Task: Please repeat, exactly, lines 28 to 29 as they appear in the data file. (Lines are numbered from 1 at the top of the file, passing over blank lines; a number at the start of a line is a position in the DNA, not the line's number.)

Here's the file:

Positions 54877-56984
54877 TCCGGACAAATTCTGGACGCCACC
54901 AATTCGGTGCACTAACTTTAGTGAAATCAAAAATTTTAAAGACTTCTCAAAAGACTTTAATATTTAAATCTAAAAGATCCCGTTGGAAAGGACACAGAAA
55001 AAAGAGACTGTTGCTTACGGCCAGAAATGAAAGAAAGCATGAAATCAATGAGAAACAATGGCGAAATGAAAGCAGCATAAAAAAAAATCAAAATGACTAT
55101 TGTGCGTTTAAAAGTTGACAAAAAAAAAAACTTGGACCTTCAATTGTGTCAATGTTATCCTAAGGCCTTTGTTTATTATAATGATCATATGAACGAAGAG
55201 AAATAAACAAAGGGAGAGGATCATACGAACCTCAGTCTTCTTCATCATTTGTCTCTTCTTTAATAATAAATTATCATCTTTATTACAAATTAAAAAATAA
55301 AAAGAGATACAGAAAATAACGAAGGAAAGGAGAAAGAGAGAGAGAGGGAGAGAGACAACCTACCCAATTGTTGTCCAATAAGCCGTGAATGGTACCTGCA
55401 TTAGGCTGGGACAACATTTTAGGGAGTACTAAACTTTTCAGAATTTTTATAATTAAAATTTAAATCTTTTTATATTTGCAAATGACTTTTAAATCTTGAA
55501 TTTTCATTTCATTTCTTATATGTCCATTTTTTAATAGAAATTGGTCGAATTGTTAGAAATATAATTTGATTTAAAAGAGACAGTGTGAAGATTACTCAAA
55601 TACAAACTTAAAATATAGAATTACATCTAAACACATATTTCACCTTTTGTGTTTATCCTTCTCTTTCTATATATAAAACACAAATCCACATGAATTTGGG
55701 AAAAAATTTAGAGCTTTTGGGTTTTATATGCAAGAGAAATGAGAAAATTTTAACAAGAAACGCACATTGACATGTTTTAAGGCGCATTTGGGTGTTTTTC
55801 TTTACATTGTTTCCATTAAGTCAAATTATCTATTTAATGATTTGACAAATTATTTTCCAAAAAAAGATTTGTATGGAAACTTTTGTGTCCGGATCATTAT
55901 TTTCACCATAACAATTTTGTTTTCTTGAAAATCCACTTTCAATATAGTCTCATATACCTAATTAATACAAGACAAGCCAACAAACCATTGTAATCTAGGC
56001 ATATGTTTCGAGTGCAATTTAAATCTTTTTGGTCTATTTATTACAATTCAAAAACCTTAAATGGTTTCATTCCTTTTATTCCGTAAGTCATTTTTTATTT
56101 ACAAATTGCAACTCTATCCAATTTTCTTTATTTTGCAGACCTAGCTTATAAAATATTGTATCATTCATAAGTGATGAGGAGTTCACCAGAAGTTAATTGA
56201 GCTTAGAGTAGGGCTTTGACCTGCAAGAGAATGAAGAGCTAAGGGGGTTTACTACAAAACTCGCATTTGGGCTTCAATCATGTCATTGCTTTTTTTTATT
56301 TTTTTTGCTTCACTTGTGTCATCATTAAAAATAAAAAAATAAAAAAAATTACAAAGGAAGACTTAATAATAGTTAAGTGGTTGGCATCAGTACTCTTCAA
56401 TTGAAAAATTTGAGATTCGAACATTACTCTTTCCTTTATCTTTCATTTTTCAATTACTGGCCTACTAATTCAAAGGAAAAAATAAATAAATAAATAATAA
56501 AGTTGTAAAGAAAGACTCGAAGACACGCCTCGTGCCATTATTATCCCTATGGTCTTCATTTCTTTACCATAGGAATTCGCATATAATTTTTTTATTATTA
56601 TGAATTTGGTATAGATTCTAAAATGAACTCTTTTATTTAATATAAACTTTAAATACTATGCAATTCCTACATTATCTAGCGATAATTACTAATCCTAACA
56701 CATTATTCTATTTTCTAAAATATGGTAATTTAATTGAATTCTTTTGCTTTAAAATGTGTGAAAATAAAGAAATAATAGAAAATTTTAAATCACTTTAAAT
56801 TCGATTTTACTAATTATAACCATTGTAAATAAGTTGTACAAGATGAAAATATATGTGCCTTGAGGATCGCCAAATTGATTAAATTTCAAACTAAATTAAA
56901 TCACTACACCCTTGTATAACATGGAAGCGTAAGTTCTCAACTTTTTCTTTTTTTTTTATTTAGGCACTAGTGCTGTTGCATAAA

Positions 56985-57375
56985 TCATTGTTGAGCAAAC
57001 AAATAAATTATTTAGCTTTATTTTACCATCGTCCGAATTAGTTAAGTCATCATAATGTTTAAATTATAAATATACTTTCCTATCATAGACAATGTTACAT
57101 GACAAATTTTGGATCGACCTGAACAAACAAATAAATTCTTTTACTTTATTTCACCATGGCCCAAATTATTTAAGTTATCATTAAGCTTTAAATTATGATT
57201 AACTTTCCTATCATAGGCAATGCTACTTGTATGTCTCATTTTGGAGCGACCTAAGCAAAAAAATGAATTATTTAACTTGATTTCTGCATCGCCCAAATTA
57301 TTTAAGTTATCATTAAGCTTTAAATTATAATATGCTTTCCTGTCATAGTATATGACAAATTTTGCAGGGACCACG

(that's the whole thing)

57201 AACTTTCCTATCATAGGCAATGCTACTTGTATGTCTCATTTTGGAGCGACCTAAGCAAAAAAATGAATTATTTAACTTGATTTCTGCATCGCCCAAATTA
57301 TTTAAGTTATCATTAAGCTTTAAATTATAATATGCTTTCCTGTCATAGTATATGACAAATTTTGCAGGGACCACG